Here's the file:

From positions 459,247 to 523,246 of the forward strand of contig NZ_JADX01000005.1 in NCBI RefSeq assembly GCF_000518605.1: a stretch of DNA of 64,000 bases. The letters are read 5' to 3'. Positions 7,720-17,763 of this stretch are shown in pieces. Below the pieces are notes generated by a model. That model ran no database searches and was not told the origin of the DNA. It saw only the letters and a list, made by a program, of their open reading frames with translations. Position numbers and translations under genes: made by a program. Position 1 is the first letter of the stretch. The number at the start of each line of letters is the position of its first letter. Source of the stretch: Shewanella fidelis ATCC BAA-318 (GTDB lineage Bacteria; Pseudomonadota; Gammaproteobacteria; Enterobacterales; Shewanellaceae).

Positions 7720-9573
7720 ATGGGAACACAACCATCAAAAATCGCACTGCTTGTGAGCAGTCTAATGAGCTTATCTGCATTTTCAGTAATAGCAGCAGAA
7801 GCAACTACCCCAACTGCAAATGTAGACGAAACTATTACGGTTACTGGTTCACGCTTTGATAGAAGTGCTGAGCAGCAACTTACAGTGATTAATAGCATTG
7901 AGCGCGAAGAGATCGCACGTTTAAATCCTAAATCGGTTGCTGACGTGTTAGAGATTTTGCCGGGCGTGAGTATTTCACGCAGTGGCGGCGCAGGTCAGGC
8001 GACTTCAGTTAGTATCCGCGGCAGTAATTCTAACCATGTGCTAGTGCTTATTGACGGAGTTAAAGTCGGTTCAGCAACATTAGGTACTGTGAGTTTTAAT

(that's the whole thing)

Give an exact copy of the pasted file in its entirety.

From positions 459,247 to 523,246 of the forward strand of contig NZ_JADX01000005.1 in NCBI RefSeq assembly GCF_000518605.1: a stretch of DNA of 64,000 bases. The letters are read 5' to 3'. Positions 7,720-17,763 of this stretch are shown in pieces. Below the pieces are notes generated by a model. That model ran no database searches and was not told the origin of the DNA. It saw only the letters and a list, made by a program, of their open reading frames with translations. Position numbers and translations under genes: made by a program. Position 1 is the first letter of the stretch. The number at the start of each line of letters is the position of its first letter. Source of the stretch: Shewanella fidelis ATCC BAA-318 (GTDB lineage Bacteria; Pseudomonadota; Gammaproteobacteria; Enterobacterales; Shewanellaceae).

Positions 7720-9573
7720 ATGGGAACACAACCATCAAAAATCGCACTGCTTGTGAGCAGTCTAATGAGCTTATCTGCATTTTCAGTAATAGCAGCAGAA
7801 GCAACTACCCCAACTGCAAATGTAGACGAAACTATTACGGTTACTGGTTCACGCTTTGATAGAAGTGCTGAGCAGCAACTTACAGTGATTAATAGCATTG
7901 AGCGCGAAGAGATCGCACGTTTAAATCCTAAATCGGTTGCTGACGTGTTAGAGATTTTGCCGGGCGTGAGTATTTCACGCAGTGGCGGCGCAGGTCAGGC
8001 GACTTCAGTTAGTATCCGCGGCAGTAATTCTAACCATGTGCTAGTGCTTATTGACGGAGTTAAAGTCGGTTCAGCAACATTAGGTACTGTGAGTTTTAAT